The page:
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Accounting legislation introduced in US Congress

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11 Mar 2009

Proposed legislation – titled the 'Federal Accounting Oversight Board Act of 2009' and numbered as HR 1349 – has been introduced in the United States House of Representatives. The bill would establish a Federal Accounting Oversight Board (FAOB) that would be required to approve and oversee accounting principles and standards for the purposes of the financial reporting requirements of Federal financial regulatory agencies. The bill has been referred to the House Committee on Financial Services, which must decide whether to send it to the floor of the House for general debate and could amend it before doing so.

Under the proposal, the FAOB would consist of five members:

  • The Chairman of the Board of Governors of the Federal Reserve System (who would serve as FAOB chairman)
  • The Secretary of the Treasury
  • The Chairman of the Securities and Exchange Commission
  • The Chairman of the Federal Deposit Insurance Corporation
  • The Chairman of the Public Company Accounting Oversight Board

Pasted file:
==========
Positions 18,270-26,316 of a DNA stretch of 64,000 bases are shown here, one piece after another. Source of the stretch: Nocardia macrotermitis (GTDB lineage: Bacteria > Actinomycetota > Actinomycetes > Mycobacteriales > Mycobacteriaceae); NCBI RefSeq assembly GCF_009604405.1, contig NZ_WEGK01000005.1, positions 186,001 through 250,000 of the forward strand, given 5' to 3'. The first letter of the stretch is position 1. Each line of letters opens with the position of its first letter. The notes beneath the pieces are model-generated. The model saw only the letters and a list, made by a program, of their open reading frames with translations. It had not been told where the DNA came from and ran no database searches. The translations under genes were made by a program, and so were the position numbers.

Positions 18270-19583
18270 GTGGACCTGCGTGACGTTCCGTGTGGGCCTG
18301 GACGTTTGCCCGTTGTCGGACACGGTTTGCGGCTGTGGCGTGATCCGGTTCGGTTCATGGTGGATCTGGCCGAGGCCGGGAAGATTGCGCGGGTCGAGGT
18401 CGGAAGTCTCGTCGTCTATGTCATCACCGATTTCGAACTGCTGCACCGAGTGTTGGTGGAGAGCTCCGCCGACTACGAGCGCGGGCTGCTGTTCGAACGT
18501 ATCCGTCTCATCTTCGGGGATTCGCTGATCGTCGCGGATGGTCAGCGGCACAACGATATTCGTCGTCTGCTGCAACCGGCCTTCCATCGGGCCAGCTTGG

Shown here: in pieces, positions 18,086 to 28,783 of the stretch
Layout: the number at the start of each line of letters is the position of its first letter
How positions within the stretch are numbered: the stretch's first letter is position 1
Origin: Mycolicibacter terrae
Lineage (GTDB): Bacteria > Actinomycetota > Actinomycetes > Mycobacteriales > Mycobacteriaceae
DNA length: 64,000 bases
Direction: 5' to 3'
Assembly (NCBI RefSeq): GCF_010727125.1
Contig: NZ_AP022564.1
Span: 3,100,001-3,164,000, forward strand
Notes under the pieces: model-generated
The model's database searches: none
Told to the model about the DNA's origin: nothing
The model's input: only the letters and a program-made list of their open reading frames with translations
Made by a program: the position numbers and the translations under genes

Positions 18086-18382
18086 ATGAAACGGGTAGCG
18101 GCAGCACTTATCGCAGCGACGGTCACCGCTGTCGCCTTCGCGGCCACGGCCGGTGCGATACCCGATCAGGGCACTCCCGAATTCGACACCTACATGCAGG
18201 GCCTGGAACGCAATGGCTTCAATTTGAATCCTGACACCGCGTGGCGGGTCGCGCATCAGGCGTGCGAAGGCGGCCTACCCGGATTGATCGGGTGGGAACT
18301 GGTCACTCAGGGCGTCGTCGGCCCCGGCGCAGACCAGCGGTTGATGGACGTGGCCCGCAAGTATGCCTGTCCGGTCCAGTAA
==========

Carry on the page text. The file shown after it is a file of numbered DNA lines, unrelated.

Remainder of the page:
Click to download HR 1349 as introduced (PDF 178k). Here is the link to the webpage to follow progress of the bill. Below is an excerpt from the bill.

In approving and overseeing such accounting principles and standards, the FAOB shall consider –

  1. the extent to which accounting principles and standards create systemic risk exposure for
    1. the United States public;
    2. the United States financial markets; and
    3. global financial markets;
  2. the extent to which various accounting principles and standards resolve questions concerning liquid and illiquid instruments;
  3. whether certain accounting principles and standards should apply to distressed markets differently than well-functioning markets;
  4. the balance between investors' need to know a value of a company or financial institution's balance sheet at any given time versus financial regulators' responsibility to examine a company or financial institution's capital and value on both a liquidation and going concern basis;
  5. the accuracy and transparency of financial statements;
  6. the ability of investors and regulators to accurately judge the current and long term financial condition of companies and financial institutions from their financial statements;
  7. the need for accounting principles and standards to take into account the need for financial institutions to maintain adequate reserves to cover expected losses from assets held by such institution;
  8. the extent to which accounting principles and standards can improve the usefulness of financial reporting by focusing on the characteristics of relevance and reliability and on the qualities of comparability and consistency;
  9. the extent to which such principles and standards can be kept current to reflect changes in methods of doing business and changes in the economic environment; and
  10. any other factors that the FAOB considers appropriate.

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